It is “completely unfair” to blame the Irish Government for the ongoing violence in the North, according to the Foreign Affairs Minister.
An emergency meeting of the Stormont Assembly is to be held this morning after several nights of loyalist violence in a number of different towns and cities in the North.
Last night, a bus was hijacked and set on fire near the Shankill Road in Belfast, while rocks were thrown at police and a journalist was assaulted.
The violence has been linked to tension in loyalist communities over Brexit trade difficulties and the PSNIs handling alleged COVID-19 breaches by Sinn Féin politicians at the funeral of Bobby Storey.
On Newstalk Breakfast this morning, Foreign Affairs Minister Simon Coveney said Northern Ireland, “quite frankly, has had enough of this kind of violence” through its short history.
“We need to ensure that political leaders take on the responsibility to ensure we don’t allow Northern Ireland to get dragged back into this kind of aggression,” he said.
He noted that violent riots are “not the way to make a political point” and called on community and political leaders to work together to defuse the situation.
“Whether you are a political leader, whether you are a community leader, you have a responsibility now to ensure that 13 and 14-year-olds – and indeed people older than that – are not putting themselves in danger, but more importantly, are not involved in the kind of disgraceful scenes we saw last night, where buses were set on fire and where journalists were attacked – we need to be careful that this doesn’t escalate any further,” he said.
The main bone of contention in loyalist communities is the implementation of the Northern Ireland Protocol, which is included in the Brexit Withdrawal Agreement to prevent the return of a hard border in Ireland.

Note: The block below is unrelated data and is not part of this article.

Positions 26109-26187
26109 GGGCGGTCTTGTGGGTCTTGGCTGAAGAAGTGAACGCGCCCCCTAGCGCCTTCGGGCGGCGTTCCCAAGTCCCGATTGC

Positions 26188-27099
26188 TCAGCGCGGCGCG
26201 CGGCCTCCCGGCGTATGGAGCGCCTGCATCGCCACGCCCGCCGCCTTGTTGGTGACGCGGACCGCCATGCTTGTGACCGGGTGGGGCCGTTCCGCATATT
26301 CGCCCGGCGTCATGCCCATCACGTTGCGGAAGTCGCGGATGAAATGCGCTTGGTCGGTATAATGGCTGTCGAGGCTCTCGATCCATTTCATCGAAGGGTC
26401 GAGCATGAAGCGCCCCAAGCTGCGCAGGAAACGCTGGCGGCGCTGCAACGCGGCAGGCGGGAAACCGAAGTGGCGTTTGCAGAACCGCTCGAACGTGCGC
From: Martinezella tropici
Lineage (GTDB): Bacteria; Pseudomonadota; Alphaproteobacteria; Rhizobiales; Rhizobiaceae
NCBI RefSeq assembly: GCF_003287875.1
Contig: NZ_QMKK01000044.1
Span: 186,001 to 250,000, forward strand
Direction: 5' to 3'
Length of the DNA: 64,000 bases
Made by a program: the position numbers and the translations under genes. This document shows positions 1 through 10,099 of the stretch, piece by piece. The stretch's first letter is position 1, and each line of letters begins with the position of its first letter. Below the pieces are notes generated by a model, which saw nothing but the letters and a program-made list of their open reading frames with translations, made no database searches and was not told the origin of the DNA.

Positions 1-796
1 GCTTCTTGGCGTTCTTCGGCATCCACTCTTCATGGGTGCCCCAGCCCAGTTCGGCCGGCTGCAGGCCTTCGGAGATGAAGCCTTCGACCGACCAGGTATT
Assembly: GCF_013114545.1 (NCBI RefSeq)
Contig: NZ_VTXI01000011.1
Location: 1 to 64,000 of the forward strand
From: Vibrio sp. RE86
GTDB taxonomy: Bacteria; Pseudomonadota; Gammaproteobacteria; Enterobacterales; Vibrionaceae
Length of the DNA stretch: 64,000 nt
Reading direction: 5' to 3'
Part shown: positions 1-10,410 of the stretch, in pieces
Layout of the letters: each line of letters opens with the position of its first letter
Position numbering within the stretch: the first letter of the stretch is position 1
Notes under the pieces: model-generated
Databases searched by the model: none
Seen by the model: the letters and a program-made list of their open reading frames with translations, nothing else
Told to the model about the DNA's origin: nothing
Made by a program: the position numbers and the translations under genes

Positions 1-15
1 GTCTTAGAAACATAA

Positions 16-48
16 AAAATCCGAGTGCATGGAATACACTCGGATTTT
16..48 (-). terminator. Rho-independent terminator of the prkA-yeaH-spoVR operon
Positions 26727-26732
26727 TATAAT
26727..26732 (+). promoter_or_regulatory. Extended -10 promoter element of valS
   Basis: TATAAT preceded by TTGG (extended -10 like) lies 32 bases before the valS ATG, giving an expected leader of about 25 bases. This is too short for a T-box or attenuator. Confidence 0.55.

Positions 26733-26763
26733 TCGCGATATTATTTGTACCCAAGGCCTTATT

Unionist leaders have continued to hit out at the protocol since it was introduced at the start of the year, with many calling for it to be scrapped altogether.
Minister Coveney said it is not helpful for politicians to “get involved in a blame game” regarding the violence of recent days.
“Different people are accusing others of being responsible for inciting this violence,” he said.
“Some people are pointing the finger at the Irish Government because of Brexit debates and the protocol which I think is completely unfair but it is happening.”
He noted that the Irish Government has no power to offer up compromise on the protocol, even if it wanted to.
“People talk about that as if that is within the gift of the Irish Government overnight,” he said. "It is not."
“The protocol is part of an international treaty; It is part of international law. There are flexibilities built into the protocol. I and the Irish Government have been advocating within the EU for quite some time now that we use those flexibilities to the maximum extent possible.
“The British Government has also got to do their part though and acting unilaterally to change the implementation of the protocol doesn’t help that either.
“So, what needs to happen now is that the structures that have been put in place to deal with the implementation of the protocol need to work to the full extent possible. That needs to happen.”
This morning, both the Taoiseach Micheál Martin and the British Prime Minister Boris Johnson condemned the violence and appealed for calm.
You can listen back here: